The forward violet thus did I chide:
“Sweet thief, whence didst thou steal thy sweet that smells,
If not from my love’s breath? The purple pride
Which on thy soft cheek for complexion dwells
In my love’s veins thou hast too grossly dyed.”
The lily I condemnèd for thy hand,
And buds of marjoram had stol’n thy hair;
The roses fearfully on thorns did stand,
One blushing shame, another white despair;
A third, nor red nor white, had stol’n of both,
And to his robbery had annexed thy breath;
But, for his theft, in pride of all his growth
A vengeful canker ate him up to death.
More flowers I noted, yet I none could see
But sweet or color it had stol’n from thee.
Reading of Sonnet 99
The images in the YouTube video are from an original 1609 edition of Shake-speares Sonnets held by the British Library. It is one of only thirteen copies in existence. Images courtesy of the Octavo Corporation.
Text from Original 1609 Quarto
Transcription courtesy of University of Virginia Library:
The forward violet thus did I chide,
*Sweet theefe whence didst thou steale thy sweet that |(smels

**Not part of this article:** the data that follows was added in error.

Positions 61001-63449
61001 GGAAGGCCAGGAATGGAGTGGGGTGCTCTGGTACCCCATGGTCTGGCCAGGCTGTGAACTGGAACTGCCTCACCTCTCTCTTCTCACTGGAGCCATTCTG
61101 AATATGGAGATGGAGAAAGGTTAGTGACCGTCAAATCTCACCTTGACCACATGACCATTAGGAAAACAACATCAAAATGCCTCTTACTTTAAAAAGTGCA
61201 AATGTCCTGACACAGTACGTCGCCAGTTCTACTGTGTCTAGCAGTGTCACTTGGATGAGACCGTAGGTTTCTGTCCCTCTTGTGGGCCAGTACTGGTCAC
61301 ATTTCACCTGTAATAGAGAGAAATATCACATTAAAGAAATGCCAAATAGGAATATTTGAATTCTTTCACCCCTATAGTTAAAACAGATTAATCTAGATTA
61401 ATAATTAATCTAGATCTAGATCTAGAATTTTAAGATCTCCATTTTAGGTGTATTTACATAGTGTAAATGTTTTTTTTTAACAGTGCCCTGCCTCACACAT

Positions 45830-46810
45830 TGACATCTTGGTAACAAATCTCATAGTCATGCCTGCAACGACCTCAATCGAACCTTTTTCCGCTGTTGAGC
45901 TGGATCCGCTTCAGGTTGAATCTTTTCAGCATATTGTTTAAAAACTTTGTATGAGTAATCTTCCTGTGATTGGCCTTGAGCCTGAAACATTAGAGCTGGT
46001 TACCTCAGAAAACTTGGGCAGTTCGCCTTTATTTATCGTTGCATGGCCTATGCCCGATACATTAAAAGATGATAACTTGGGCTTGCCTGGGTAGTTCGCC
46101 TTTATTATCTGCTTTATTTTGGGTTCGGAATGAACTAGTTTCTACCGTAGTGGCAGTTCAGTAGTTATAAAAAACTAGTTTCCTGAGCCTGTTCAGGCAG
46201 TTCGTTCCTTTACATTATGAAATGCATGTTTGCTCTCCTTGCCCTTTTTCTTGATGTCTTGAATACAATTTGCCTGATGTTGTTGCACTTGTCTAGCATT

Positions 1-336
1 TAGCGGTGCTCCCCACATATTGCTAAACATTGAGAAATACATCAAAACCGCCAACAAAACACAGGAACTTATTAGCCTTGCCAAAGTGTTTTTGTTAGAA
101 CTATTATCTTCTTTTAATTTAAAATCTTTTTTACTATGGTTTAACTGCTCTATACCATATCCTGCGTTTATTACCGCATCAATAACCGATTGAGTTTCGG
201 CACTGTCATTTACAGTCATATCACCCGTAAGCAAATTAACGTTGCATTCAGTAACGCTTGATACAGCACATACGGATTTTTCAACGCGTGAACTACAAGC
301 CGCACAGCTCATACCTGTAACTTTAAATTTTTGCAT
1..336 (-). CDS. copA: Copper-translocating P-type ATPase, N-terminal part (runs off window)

If not from my loues breath, the purple pride,
Which on thy soft cheeke for complexion dwells?
In my loues veines thou hast too grosely died,
The Lillie I condemned for thy hand,
And buds of marierom had stolne thy haire,
The Roses fearefully on thornes did stand,
Our¹ blushing shame, an other white dispaire:
A third nor red, nor white, had stolne of both,
And to his robbry had annext thy breath,
But for his theft in pride of all his growth
A vengfull canker eate him vp to death.
More flowers I noted, yet I none could see,
But sweet, or culler it had stolne from thee.
* indicates fully justified line, compositor may have adjusted spelling to fit the line.
Wording differences between the text and the reading are noted with a superscript: